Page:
Just a quick follow-up from yesterday’s post…
The sporran is complete and ready to go so, of course, I had to model it to show the size and wearability.
Here is the Maker in his workshop sporting the new bag. I didn’t bother to “kilt up” but that is the belt I frequently wear when kilted. Overall, this design is great and I’ll probably start making a few more right away. I like this one better than my own day sporran so I guess I’ll need to make one for myself as well. I should note that a truly traditional sporran would be ornamented with leather or hair tassels. I pondered this addition, but it isn’t really my style. Maybe on the next one.
I have been wanting to make a few sporrans based on the classic 18th century style. This type, often referred to as a Rob Roy style, is a fairly simple, single pocket design that can have a number of variations. The one I’m making here is from 6 oz full-grain hide and should outlive it’s owner, even under hard use. A versatile belt pouch like this was originally intended to be worn with kilt or trousers as built-in tailored pockets are a rarity in history.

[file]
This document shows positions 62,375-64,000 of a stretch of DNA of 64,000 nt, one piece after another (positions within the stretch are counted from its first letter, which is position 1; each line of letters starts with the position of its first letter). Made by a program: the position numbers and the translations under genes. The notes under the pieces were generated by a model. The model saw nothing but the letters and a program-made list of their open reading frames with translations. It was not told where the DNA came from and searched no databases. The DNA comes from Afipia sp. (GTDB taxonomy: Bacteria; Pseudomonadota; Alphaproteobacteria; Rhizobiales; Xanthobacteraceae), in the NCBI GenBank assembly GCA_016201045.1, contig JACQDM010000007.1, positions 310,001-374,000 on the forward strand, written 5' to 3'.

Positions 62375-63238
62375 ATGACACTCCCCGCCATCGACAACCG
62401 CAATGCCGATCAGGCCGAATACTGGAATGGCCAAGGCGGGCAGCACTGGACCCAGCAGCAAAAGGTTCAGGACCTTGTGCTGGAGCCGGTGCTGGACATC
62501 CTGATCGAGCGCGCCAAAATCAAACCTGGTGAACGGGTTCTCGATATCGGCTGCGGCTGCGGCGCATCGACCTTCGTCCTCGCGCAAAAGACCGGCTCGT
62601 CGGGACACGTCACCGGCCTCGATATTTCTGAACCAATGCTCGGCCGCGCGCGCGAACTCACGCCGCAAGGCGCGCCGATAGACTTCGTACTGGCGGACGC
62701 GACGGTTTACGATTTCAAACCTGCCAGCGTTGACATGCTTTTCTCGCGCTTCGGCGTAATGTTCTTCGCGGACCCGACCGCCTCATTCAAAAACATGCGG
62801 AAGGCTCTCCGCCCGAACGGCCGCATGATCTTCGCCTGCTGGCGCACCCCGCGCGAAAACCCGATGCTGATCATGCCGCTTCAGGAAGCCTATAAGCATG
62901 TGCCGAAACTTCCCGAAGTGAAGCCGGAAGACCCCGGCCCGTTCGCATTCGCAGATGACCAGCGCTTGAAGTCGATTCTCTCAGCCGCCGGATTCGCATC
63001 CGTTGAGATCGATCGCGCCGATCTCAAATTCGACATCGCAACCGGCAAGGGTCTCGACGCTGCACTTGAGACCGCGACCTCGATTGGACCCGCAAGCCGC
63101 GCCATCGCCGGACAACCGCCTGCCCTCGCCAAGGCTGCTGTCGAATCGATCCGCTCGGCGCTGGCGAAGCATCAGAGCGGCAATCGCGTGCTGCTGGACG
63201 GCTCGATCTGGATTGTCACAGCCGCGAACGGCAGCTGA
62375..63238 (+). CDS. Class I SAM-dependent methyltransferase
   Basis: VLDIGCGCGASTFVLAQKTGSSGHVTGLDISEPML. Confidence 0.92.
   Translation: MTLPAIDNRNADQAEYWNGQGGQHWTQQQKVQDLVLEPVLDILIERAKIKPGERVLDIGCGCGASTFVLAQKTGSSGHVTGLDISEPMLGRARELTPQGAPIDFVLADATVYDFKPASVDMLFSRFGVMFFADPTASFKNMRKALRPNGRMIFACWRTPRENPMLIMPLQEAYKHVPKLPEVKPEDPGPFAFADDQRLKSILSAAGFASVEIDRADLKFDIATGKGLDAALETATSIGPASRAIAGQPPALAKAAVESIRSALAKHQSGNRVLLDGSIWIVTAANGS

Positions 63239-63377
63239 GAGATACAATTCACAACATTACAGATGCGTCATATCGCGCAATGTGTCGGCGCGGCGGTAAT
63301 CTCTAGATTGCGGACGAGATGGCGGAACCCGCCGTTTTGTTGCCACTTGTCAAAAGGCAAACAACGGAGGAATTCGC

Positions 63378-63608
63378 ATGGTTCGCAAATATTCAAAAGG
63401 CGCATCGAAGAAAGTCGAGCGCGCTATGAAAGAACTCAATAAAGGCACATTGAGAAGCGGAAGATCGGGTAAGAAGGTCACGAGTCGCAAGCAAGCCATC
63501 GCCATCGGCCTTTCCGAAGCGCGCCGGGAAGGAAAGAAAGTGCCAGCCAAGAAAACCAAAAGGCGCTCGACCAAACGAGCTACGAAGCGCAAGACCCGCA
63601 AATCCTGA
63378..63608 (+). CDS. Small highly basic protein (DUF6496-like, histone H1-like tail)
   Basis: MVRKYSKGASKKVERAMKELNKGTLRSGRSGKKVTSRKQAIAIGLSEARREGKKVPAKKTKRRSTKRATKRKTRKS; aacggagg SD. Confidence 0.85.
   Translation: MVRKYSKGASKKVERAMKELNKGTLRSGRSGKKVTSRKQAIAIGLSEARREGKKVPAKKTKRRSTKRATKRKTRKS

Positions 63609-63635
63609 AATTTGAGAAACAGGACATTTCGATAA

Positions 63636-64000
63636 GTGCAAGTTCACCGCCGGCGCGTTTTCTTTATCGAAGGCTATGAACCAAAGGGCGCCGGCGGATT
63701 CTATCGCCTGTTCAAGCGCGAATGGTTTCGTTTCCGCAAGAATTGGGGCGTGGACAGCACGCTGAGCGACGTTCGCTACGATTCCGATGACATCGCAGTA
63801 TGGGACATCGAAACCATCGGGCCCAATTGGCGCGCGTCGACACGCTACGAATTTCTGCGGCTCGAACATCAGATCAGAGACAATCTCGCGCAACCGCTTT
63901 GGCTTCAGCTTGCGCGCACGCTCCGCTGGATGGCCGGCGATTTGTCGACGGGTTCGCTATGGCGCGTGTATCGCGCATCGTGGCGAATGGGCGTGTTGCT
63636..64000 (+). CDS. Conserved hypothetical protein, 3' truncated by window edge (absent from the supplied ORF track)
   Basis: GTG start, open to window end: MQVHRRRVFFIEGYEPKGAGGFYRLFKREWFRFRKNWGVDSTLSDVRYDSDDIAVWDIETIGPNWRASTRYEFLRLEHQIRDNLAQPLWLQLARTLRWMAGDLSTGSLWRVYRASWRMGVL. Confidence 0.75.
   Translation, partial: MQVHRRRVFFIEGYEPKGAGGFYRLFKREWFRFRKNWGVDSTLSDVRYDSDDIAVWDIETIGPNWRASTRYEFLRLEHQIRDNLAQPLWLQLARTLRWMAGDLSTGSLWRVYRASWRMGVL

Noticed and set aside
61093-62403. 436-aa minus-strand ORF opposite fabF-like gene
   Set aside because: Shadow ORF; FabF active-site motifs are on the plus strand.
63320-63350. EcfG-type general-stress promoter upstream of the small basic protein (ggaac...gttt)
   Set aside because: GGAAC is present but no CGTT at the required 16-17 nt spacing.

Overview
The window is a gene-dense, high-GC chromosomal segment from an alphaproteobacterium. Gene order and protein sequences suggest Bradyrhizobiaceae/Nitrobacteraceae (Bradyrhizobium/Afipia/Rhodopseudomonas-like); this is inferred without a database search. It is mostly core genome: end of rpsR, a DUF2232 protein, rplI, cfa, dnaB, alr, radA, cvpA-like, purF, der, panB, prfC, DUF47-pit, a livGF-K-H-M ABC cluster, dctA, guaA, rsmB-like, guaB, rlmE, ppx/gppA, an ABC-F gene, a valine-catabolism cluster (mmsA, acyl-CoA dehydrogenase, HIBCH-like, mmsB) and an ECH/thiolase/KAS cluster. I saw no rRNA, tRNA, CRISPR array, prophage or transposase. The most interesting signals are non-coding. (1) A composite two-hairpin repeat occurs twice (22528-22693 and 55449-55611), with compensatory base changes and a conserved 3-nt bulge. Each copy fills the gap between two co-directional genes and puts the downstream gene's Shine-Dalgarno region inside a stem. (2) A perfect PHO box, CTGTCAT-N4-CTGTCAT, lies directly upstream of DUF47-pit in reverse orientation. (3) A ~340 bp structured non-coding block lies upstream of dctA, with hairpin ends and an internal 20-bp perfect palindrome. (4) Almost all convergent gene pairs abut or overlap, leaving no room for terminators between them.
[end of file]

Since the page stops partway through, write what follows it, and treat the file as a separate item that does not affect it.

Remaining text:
At 6.5 inches wide by 6 inches tall it can hold a fairly complete fire and survival kit in a handy position on almost any belt.
As with most of my leatherwork, this bag is hand sewn using a double-needle saddle stitch for strength and longevity.
The dye is wet in these photos, looking a bit uneven, so I’ll try to shoot a few more in better light when the weather improves.
The bellows design I chose stays flat but will expand to fit more gear as needed. Look for a follow-up soon. It is listed on my Etsy page so it will, hopefully, be finding a new owner in the near future.